Open Access

A microfluidic AFM cantilever based dispensing and aspiration platform

EPJ Techniques and Instrumentation20152:4

DOI: 10.1140/epjti/s40485-014-0012-4

Received: 17 June 2014

Accepted: 24 December 2014

Published: 12 March 2015

The Erratum to this article has been published in EPJ Techniques and Instrumentation 2016 3:4

Abstract

We present the development of a microfluidic AFM (atomic force microscope) cantilever-based platform to enable the local dispensing and aspiration of liquid with volumes in the pico-to-femtoliter range. The platform consists of a basic AFM measurement system, microfluidic AFM chip, fluidic interface, automated substrate alignment, external pressure control system and controlled climate near the dispensing area. The microfluidic AFM chip has a hollow silicon dioxide (SiO2) cantilever connected to an on-chip fluid reservoir at one end and a slicon nitride (Si3N4) tip with an aperture on the other end. A 3D printed plastic fluidic interface glued over the on-chip reservoir was used to connect microfluidics and macrofluidics. The fluidics is connected to an external pressure control system ranging from −0.8 bar to 5 bar with 0.1 bar resolution. This pressure range allows dispensing and aspiration of liquids through the cantilever tip aperture. The controlled climate with a temperature control range between 25°C – 40°C and humidity up to 95% near the dispensing area keeps the droplets for sufficiently long time before they evaporate. An array of droplets can be programmed to be dispensed automatically and access them again with a position accuracy of 1 micron. Experiments were performed with two types of cantilevers with different geometrical configurations. A minimum flow rate control of 50 fL/s was obtained and also frequency shift was monitored as the cantilever was filled with liquid. This platform will be used for various chemical and biological applications.

Keywords

Microfluidic Femtoliter Hollow cantilever Dispensing Aspiration Pressure control system AFM

Introduction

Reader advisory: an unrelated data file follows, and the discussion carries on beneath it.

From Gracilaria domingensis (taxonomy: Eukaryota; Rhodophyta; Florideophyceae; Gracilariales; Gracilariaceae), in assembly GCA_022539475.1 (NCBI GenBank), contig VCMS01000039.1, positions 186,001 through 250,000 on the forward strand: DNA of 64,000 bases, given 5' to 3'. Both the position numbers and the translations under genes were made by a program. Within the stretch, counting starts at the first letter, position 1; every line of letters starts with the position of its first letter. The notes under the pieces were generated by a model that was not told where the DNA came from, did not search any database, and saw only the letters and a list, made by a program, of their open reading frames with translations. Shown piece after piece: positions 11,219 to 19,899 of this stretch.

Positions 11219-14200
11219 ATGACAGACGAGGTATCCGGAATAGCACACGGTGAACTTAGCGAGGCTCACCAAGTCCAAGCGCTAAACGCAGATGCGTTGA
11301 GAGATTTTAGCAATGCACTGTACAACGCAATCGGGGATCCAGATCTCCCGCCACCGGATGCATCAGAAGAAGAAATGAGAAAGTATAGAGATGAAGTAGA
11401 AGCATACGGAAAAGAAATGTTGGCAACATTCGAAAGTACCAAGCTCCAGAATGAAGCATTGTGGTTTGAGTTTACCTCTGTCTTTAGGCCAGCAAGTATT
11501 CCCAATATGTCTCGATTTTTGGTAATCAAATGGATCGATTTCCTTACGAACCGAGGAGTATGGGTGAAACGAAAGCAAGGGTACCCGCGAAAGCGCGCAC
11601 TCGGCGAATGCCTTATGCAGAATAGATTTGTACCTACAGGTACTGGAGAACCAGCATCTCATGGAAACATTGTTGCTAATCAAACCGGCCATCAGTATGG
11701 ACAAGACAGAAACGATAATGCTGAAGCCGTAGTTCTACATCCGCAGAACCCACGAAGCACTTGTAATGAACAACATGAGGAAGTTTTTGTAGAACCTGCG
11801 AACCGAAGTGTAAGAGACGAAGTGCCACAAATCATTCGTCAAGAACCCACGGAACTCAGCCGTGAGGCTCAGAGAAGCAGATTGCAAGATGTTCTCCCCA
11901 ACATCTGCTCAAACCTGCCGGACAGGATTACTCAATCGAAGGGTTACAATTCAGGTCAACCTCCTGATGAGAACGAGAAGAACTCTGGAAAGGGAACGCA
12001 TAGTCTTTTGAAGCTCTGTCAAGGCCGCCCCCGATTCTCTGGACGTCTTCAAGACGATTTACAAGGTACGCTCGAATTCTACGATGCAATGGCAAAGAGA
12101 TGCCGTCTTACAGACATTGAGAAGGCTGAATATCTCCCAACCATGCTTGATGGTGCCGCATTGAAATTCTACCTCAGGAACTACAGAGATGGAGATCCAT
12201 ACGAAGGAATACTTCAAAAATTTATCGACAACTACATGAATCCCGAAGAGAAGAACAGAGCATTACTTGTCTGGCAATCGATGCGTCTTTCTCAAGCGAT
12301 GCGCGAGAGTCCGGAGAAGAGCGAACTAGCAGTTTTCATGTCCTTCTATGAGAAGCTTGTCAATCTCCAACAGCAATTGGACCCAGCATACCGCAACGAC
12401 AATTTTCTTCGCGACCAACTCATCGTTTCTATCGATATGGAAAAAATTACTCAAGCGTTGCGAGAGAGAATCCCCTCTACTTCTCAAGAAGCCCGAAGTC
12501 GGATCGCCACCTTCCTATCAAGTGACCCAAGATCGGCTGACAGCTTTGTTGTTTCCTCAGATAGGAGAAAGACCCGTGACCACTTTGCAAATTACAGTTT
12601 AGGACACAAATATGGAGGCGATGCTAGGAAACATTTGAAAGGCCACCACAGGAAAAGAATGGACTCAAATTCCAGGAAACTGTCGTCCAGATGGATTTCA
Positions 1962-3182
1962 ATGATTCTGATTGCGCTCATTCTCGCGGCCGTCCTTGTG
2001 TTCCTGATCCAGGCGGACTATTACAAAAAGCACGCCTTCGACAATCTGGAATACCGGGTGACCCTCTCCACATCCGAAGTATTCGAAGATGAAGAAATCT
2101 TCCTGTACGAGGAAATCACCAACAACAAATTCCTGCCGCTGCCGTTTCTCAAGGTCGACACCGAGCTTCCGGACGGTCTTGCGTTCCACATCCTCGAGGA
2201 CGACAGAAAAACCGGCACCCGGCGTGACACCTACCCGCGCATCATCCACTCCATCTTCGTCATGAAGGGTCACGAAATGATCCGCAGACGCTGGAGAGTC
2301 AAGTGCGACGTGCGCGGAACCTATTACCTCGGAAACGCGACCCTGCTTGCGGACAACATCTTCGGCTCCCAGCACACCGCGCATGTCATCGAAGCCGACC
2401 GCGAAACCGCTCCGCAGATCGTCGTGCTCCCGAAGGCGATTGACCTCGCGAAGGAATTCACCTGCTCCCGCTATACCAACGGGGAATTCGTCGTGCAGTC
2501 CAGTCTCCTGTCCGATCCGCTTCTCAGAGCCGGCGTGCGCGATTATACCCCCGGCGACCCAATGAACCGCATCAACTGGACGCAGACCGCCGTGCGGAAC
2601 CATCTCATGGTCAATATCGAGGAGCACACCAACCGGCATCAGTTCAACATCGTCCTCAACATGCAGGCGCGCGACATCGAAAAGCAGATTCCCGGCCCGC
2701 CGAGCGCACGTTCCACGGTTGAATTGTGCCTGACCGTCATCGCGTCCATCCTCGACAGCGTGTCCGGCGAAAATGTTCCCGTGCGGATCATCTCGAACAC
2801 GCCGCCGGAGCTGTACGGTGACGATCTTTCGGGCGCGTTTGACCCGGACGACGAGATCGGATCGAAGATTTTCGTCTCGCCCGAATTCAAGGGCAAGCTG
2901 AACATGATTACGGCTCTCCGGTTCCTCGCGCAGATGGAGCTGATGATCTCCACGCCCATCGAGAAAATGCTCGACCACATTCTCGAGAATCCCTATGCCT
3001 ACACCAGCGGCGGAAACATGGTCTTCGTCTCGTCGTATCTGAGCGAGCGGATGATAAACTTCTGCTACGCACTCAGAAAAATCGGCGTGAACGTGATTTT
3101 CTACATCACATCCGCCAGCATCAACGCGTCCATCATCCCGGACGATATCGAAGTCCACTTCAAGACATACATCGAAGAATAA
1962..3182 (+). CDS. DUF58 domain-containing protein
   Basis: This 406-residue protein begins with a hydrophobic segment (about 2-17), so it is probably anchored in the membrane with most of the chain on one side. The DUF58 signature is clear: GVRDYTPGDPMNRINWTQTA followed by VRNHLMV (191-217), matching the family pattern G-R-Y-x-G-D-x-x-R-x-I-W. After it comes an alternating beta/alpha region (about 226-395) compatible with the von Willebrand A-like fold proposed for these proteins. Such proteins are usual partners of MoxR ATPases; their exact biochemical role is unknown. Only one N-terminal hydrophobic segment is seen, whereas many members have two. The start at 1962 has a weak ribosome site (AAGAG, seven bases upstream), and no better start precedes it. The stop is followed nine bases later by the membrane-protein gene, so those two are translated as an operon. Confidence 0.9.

The ability to controllably infuse or withdraw different types of reagents with nanometer precision unlocks the door for new processes that can lead to novel opportunities like cell surgery. Lately, more applications, particularly in chemistry and biology are continuously demanding the development of certain tools that would allow the precise dispensing and aspiration of extremely small amounts of liquids at predefined positions. In on-going efforts to achieve this, different types of fluid dispensing devices, such as micropipettes and ink-jet printers, have been explored. Nevertheless, these devices do not offer the degree of precision and control that is required to explore the intended applications. Furthermore, they are limited to handle volumes in the order of micro-to-picoliter [1,2], which constitutes at least three orders of magnitude bigger than the suggested (sub)femtoliter regime for most of the upcoming applications. In attempts to manipulate liquid in the smallest possible regime, scientists have started to develop cantilever-based techniques (i.e. DPN [3], NADIS [4], NanoFountain Probe [5] and FluidFM [6]) which have been proved to surpass the picoliter barrier and handle volumes as small as few zeptoliters [7]. These devices, compatible with Atomic Force Microscopy (AFM), combine the versatility of microfluidics with the high precision provided by the cantilever [6]. The challenge, nevertheless, remains on achieving controlled dispensing of the desired volume despite the complications given by external factors such as evaporation [8], humidity [9], hydrophobicity of the tip [10], surface energy of the substrate [10] and viscosity of the liquid [9]. Additionally, the incapability to aspirate controlled amounts of liquid has slowed down the potential break-through applications. In order to overcome these challenges and get closer towards the envisioned goals, we have developed a microcantilever AFM-based platform to enable the dispensing and aspiration of liquids with volumes in the femtoliter range under controlled environment. The various parts in this system constitute a basic AFM measurement system, a microfluidic chip, an automated substrate alignment, a humidity chamber and a microfluidic interface connected to an external pressure control system. The microfluidic chip consisted of a hollow silicon nitride (Si3N4) tip and channelled silicon dioxide (SiO2) cantilever which were connected to a fluidic reservoir located in the handling part of the chip. After filling the reservoir with liquid, a positive or negative pressure relative to the ambient is applied in the reservoir to infuse or withdraw liquids through an aperture located at the apex of the tip. Constant volume systems such as a syringe pump used for applying pressure differences suffer from the effect of shock waves produced by the stepper motors and have a slow response at low flow rates. Moreover, it can take up to few minutes for the pressure to stabilize. Therefore, we have chosen the constant pressure system which is pulse free, has a fast response and can also produce high flow rates. The results shown here represent an improvement over our earlier work on thermal pumping [8], evaporation based pumping and aspiration [11] and syringe-pump based pipetting [12].